Snorkelling and diving in Bali - what is it really like?

Like most travel writers, I can only speak from the heart, drawing upon the rich memories of one particular destination that will forever be etched into my mind.

That location is of course, Bali, Indonesia. If you’ve ever been lucky enough to visit this beautiful country, you will definitely understand what all the hype is about. Especially when it comes to the many bodies of water that surround the 17,000+ islands of Indonesia.

For most travellers, you will probably be visiting the main island of Bali, Lombok, Java, or perhaps even one of the legendary Gili Islands.

Regardless of where you swim in Bali, the most striking thing that you will notice is the temperature of the water!

"Regardless of where you swim in Bali, the most striking thing that you will notice is the temperature of the water!"

The seas in this part of the world are very warm...and when I say warm, I mean it’s like ‘taking a bath’ warm. The water temperature rarely drops below 27°C, it’s incredible!

For us folks from cooler climates who are used to much colder oceans, swimming in Bali is such a welcome change.

So, it’s no surprise at all that this makes snorkelling all day in Bali a very enjoyable experience indeed (something you might not realise from looking at photos online).

The second most striking thing you’re going to notice about the Balinese waters is all of the vibrant colours there is to see! Even without wearing any goggles or a diving mask, the shallower waters in Bali are clear enough to see all of the colourful marine life that lives just beneath the water's surface.

The first time you do put on some eyewear and dunk your head underwater, this vibrant world of colour awaits you (and you’ll be wanting to go find Nemo in no time at all).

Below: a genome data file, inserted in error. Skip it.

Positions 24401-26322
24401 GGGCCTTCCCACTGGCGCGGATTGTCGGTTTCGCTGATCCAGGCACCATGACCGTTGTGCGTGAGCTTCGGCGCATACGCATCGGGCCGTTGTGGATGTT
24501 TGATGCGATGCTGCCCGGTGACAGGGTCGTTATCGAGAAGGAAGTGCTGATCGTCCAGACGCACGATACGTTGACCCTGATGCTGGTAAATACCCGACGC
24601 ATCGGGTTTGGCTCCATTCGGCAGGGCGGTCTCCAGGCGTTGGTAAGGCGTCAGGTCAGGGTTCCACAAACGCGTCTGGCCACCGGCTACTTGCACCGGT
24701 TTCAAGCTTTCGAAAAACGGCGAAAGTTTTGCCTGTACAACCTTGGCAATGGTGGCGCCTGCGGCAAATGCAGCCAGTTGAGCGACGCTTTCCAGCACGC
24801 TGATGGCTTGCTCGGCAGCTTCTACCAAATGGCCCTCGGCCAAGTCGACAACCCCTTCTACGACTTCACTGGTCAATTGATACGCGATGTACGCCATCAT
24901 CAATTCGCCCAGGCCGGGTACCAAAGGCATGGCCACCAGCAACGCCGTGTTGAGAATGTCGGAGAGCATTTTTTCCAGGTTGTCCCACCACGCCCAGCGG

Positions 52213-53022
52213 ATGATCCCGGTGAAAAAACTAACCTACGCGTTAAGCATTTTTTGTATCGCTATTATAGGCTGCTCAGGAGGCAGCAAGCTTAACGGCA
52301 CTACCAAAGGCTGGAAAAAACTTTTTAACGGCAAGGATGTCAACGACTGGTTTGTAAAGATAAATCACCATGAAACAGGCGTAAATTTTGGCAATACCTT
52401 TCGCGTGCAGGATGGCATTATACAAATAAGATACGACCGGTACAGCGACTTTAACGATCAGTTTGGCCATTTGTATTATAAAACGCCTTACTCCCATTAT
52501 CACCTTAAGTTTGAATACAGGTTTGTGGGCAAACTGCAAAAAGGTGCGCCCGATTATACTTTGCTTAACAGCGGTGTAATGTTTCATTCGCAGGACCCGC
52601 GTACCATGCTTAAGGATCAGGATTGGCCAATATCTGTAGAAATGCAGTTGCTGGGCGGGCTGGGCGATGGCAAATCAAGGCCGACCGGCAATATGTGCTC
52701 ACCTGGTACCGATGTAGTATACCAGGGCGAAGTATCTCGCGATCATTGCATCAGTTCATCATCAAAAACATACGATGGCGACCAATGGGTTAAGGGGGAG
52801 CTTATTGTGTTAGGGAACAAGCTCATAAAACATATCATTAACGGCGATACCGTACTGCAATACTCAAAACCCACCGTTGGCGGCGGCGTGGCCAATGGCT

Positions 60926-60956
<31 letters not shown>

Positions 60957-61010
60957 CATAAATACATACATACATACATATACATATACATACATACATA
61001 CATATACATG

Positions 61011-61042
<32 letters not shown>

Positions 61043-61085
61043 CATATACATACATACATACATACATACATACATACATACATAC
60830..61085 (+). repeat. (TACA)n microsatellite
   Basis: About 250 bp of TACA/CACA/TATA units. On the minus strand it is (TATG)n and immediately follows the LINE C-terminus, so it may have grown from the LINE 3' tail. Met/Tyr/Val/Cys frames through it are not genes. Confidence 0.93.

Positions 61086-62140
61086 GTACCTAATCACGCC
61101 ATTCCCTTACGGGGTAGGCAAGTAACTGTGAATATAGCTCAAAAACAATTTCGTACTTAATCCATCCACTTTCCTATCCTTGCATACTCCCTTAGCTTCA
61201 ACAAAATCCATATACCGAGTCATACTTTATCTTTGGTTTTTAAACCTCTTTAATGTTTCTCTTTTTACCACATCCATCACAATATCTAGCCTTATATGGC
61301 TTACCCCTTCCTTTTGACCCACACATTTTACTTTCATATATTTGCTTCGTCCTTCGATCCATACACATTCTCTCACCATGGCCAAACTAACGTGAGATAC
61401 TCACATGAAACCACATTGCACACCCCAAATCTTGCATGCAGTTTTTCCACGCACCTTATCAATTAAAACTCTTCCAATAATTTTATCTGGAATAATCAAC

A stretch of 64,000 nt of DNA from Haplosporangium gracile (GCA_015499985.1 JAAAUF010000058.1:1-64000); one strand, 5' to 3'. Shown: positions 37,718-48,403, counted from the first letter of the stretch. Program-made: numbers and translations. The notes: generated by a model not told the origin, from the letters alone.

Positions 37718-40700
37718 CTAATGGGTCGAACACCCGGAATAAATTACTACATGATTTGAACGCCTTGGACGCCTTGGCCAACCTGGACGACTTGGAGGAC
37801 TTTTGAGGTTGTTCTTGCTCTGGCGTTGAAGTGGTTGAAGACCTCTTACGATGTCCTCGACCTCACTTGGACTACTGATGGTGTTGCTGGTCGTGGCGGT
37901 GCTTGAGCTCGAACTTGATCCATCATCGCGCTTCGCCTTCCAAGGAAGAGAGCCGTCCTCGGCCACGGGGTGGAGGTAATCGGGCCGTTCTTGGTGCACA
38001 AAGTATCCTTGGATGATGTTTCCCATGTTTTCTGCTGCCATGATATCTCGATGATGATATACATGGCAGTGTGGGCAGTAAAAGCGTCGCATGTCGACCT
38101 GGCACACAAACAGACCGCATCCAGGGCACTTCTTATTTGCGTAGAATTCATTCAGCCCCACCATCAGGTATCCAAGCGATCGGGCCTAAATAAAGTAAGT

"you’ll be wanting to go find Nemo in no time at all"

The next most striking thing about swimming around Bali is just how much marine life there is to see. The sheer amount of biodiversity here is just mind-blowing. Even just swimming close to the shore, you will discover all kinds of different coloured corals, sponges and seaweeds.

There are fish of every colour, manta rays gliding around, lazy turtles floating about, slithering eels and all kinds of crustaceans crawling around on the seabed; it is a world teeming with colourful lifeforms.

In no time at all you will be hooked on snorkelling and wondering how you can prolong the experience or even swim a bit deeper? This is how an underwater swimming addiction begins. Next you’ll be wanting to find out how you can go diving with scuba tanks.

So far we have only praised the wonders of snorkelling in Bali, and not really mentioned diving yet.

This is because there is a big difference between the two activities. Snorkelling can obviously be done with little training and basic equipment. As long as you can swim adequately, you’ll have no problem going down a few metres and enjoying the view for as long as you can hold your breath.

Scuba diving, on the other hand, requires extensive training from certified instructors, along with using carefully prepared and well-maintained equipment.

Understandably, there is a big difference in the level of ability required for the two activities. Think of it as the difference between casually riding a bicycle down the street and then climbing onto a 500cc superbike. You’re definitely going to want to approach the latter activity with far more caution!

For safe and successful diving, always choose reputable diving instructors who are happy to show you their certifications, such as those from PADI, SSI or TDI. Qualified instructors will have no problem showing your their credentials, so don’t be afraid to ask.

Before attempting any diving:

Always research which diving organisations are available at your destination before travelling.

If you’ve never dived before you should definitely take an introductory diving course on ‘dry land’ at a certified diving centre. Typically, these courses are known as ‘DSD’ courses, AKA, ‘Discover Scuba Diving’ courses.

The purpose of these courses is to safely introduce you to the various equipment, techniques, signals and other practices you will need for safe diving. When entering the water for the first time with scuba gear you should always be guided by a dive master with a DSD leader card, or by a PADI instructor.

For more information on safe diving, check out the following websites:




Check out to learn more about the differences between organisations.